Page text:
Janet Wilder's dream has come true: The Inland Northwest finally has a professional dance company. Ballet Spokane is a small troupe of dancers with experiences ranging from work with the Serbian National Theatre Ballet, to schooling in New York City. Whatever their background, they are providing the area with yet another rich cultural art form.
"We've long been lacking a professional group in Spokane; we've tried it before, but it's always failed," says Janet Wilder, the artistic director and one of the founding members of Ballet Spokane. "We have symphonies, numerous professional music and theatrical groups and we bring great entertainment to [the area], but we've been lacking a dance company. We're trying to bring the art form back so artists who make their living this way are being supported and people have the chance to see professional-level dance and production."
Wilder says building a professional company has been hard but rewarding work. "Ballet is a beautiful art form, but an expensive one to produce. It requires people, rather than canvas."
Nevertheless, Wilder says the company's production will be top-caliber.
"We will do the classics, neoclassical ballet and we'll [serve as] an outlet for choreographers who want professional-level dancers to choreograph on. Some [productions] will be modern and lyrical. There are a lot of different things people want to see. We can be the place for that."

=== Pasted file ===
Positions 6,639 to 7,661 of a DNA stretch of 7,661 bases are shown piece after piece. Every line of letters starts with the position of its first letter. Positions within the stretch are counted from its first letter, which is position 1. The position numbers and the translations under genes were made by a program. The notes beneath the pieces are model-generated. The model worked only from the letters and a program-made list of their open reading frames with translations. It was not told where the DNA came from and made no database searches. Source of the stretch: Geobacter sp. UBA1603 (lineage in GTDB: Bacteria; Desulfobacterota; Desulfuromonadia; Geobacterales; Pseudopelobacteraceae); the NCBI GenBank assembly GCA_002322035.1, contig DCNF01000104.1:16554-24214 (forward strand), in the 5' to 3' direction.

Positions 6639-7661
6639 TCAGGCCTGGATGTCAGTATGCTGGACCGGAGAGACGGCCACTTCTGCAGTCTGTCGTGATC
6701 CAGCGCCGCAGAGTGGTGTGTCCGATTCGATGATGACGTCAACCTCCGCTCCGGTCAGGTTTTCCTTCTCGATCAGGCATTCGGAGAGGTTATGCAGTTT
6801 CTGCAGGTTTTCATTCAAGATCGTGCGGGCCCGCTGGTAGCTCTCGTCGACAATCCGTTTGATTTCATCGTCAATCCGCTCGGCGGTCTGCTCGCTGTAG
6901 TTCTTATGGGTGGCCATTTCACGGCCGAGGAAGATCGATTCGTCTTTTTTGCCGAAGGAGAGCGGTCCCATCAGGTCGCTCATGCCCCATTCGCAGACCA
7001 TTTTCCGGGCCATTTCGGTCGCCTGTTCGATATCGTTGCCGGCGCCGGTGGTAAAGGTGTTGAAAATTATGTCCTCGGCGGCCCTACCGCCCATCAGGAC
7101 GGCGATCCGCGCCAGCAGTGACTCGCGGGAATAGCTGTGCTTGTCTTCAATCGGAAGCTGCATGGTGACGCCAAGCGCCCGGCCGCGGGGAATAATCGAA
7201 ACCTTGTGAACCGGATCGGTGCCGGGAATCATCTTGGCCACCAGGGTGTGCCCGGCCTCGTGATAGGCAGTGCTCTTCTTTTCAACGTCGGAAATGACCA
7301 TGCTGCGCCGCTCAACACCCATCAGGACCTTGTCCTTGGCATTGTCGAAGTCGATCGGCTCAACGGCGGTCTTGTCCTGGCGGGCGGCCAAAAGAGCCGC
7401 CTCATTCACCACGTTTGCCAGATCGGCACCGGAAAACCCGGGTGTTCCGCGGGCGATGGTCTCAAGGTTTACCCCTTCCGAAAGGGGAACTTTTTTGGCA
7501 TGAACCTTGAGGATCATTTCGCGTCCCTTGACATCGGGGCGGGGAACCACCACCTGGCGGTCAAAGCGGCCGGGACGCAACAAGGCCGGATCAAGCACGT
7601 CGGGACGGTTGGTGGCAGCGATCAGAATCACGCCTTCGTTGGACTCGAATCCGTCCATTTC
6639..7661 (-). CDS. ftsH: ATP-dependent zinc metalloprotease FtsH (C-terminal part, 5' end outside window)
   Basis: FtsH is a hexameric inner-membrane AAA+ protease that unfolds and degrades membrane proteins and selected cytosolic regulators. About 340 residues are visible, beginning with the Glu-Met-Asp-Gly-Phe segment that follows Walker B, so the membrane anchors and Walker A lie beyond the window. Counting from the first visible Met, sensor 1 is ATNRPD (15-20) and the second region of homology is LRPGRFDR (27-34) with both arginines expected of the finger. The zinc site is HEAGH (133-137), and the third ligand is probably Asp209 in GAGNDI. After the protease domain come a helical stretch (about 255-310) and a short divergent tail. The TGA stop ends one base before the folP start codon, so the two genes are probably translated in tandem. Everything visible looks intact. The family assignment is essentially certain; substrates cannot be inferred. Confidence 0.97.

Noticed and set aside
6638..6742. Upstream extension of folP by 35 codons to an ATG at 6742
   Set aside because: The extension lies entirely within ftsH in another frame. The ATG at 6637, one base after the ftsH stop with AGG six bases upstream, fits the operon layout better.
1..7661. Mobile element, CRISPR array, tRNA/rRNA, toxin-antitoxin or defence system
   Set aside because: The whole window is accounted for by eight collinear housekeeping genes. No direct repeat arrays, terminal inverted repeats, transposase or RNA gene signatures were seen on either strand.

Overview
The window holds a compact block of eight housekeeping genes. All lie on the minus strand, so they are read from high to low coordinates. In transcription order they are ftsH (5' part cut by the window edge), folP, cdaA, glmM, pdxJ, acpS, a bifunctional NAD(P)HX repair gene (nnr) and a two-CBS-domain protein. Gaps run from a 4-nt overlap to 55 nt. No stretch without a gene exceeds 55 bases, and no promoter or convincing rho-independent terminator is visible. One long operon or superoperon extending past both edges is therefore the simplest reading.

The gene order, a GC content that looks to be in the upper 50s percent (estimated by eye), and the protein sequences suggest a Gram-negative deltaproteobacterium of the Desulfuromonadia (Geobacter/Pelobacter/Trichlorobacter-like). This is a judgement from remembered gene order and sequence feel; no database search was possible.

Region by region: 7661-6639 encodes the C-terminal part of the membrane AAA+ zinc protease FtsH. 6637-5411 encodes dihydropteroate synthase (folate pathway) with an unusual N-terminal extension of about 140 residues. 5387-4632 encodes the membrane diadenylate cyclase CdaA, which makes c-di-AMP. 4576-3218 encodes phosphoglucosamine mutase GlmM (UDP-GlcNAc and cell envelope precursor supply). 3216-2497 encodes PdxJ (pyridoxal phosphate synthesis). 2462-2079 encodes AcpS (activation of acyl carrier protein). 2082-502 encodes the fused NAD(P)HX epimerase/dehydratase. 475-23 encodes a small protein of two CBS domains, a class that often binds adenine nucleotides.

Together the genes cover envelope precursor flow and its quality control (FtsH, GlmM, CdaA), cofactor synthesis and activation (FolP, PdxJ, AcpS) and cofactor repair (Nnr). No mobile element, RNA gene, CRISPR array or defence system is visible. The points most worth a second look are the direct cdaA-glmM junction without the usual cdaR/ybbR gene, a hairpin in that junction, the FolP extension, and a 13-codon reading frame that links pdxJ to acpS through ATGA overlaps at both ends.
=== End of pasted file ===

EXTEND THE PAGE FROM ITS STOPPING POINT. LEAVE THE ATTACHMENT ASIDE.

Ballet Spokane's next performance will be Graceful Ghost, on Saturday, Oct. 25, at the Met. Next up: a rendition of Hansel and Gretel, held on Friday, Oct. 31, at the Met as a school outreach program in conjuncture with Spokane Opera. On Dec. 13-14, Ballet Spokane will perform The Toy Shelf at the Met and on Saturday, Dec. 27, the company will help raise money for Spokane Opera at the Davenport Hotel with its performance, "Diamonds & amp; Divas." Plus, you'll likely see the talents of Ballet Spokane in Downtown Spokane at First Night Spokane on Dec. 31.
"We're starting slow," Wilder says of the company, "building over the next five years, having six to eight professional dancers and a pre-professional core. Todd Foxx is our 2003-04 guest artist."
Originally trained in New York City, Foxx has danced with professional companies the world over. He's working with Kari Jensen, the company's one resident professional dancer.
Wilder believes Ballet Spokane will be successful because of its local roots and its appreciation for what dance fans want to see.
"The people on the board, the directorial staff and the dancers live in this community. [They] love Spokane and support the arts. We're not trying to come in, make money and go. We want to see this happen for Spokane."
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